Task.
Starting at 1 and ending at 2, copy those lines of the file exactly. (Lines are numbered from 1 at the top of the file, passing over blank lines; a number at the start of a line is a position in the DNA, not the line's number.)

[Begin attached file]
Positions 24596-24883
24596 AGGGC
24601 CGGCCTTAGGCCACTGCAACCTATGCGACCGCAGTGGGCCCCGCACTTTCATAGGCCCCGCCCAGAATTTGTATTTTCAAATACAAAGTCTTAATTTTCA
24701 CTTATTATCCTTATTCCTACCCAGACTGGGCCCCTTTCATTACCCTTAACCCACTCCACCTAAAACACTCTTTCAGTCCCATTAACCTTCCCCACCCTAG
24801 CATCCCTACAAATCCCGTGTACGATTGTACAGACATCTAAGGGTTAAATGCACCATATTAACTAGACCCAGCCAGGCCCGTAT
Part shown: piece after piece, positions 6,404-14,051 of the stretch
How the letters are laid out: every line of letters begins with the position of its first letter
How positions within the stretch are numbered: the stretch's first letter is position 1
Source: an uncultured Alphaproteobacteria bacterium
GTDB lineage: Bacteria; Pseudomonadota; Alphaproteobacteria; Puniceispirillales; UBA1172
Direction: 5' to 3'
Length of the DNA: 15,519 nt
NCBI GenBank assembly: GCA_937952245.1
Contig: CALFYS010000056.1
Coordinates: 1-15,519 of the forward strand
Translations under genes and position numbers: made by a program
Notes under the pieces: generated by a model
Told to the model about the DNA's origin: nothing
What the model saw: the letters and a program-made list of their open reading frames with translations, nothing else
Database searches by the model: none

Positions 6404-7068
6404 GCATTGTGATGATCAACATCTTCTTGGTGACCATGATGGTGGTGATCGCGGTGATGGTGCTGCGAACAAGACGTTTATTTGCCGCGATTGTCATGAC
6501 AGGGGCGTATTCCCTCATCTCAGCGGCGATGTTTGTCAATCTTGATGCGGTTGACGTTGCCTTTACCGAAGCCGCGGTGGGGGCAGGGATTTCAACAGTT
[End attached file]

Positions 24596-24883
24596 AGGGC